L-3 SmartDeck:  Pilot Centric, Intuitive and Innovative

L-3 Avionics’ integrated avionics suite emerges as leading avionics contender for general and business aviation aircraft

Credit: L-3 Avionics Systems

SmartDeck is here, finally.  The road was tortuous, but this next generation integrated avionics system promises to offer capabilities that will set new standards for part 23 operators and possibly beyond in the future.

G2 Solutions recently had an opportunity to discuss the new SmartDeck with Larry Riddle, Vice President of Business Development with L-3 Avionics Systems, and asked him how SmartDeck differs from other avionics systems offerings.

A long process

As Riddle points out, SmartDeck development was a complex process:

”A few years ago when L-3 acquired Avionics systems from Goodrich Aerospace (note: March 2003), we had a system at that time that was essentially a me-too product, Garmin and Avidyne already had their introductory offerings at the time.  So we wanted to step back, and ask do we want to be third in the marketplace and be like everybody else, or go back, start over and really come out with something that is going to differentiate ourselves? We focused on what is going to, how and what, differentiate ourselves apart from the other folks and their introductory offerings.”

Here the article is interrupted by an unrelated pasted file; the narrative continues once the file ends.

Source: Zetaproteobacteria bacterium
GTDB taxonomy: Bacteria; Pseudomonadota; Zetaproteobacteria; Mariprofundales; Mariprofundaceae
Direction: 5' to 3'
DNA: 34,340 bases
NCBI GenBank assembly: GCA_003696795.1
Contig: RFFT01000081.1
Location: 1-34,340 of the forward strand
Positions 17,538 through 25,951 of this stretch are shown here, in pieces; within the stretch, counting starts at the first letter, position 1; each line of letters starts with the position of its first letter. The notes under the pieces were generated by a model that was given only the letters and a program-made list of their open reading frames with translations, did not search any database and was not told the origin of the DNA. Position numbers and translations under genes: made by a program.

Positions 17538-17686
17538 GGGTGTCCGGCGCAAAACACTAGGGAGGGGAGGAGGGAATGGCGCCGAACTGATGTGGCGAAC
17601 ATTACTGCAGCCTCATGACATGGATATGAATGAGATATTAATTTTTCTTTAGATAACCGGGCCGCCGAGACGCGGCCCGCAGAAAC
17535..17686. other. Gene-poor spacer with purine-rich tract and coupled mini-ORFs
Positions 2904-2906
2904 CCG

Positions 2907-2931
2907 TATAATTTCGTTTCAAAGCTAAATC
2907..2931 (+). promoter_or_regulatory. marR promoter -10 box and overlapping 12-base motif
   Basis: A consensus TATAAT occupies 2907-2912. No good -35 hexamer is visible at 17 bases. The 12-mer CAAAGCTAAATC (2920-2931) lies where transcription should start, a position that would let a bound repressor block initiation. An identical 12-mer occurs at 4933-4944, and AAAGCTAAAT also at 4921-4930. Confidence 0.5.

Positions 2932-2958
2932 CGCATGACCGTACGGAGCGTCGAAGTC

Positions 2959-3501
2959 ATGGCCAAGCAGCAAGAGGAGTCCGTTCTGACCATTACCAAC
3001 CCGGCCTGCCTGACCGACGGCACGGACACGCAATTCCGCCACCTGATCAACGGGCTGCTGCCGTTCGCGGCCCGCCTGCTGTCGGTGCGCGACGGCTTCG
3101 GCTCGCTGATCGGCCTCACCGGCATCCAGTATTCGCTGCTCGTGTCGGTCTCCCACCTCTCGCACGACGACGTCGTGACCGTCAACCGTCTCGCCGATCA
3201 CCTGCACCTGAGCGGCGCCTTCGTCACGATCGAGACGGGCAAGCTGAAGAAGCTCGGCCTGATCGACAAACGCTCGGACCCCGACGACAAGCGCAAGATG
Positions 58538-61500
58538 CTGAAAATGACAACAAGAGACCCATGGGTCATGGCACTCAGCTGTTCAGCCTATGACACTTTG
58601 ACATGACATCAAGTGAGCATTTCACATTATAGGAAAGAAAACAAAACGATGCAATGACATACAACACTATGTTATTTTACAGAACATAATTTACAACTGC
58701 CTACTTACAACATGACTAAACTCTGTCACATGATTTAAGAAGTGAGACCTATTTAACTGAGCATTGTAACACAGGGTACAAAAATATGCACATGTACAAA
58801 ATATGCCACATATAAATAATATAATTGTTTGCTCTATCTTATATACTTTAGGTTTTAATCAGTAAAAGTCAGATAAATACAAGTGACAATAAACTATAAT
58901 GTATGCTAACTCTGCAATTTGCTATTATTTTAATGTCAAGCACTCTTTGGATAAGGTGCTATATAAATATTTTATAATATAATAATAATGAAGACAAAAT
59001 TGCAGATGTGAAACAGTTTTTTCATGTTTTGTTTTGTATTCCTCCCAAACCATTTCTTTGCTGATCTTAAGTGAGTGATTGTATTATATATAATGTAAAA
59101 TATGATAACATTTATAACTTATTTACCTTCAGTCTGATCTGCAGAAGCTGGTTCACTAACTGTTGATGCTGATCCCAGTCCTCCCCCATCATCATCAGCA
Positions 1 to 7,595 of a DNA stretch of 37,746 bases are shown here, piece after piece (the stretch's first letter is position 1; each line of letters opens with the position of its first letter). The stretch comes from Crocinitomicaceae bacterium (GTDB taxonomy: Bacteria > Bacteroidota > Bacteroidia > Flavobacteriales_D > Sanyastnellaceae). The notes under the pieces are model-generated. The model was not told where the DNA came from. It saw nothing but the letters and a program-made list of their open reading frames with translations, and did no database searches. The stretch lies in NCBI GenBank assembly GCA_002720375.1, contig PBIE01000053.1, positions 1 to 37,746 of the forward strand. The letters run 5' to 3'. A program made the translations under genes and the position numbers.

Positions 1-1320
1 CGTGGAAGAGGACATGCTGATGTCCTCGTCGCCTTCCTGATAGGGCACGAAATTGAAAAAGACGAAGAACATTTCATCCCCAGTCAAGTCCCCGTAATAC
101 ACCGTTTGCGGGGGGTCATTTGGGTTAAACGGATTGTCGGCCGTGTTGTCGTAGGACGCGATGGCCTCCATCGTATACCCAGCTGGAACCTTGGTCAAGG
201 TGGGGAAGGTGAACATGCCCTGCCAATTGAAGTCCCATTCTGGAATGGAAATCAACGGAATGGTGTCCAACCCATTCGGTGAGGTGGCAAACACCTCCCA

The timing was indeed critical for L-3. The company had the capability to develop what Riddle qualifies above as a “me-too” product, however, with few programs available, and Garmin, Avidyne and to a lesser extent, Chelton Flight Systems, already occupying the market space, it became clear that a me-too product would have likely failed to attract sufficient interest from the OEM marketplace.   So, as Adrienne Stevens, President of L-3 Avionics mentioned during NBAA last year “We developed SmartDeck from scratch.”  This approach would prove prophetic, as it would lead L-3 to examine the system design from a pilot standpoint, and how new technologies could help all pilots fly their aircraft safer, easier and with more confidence.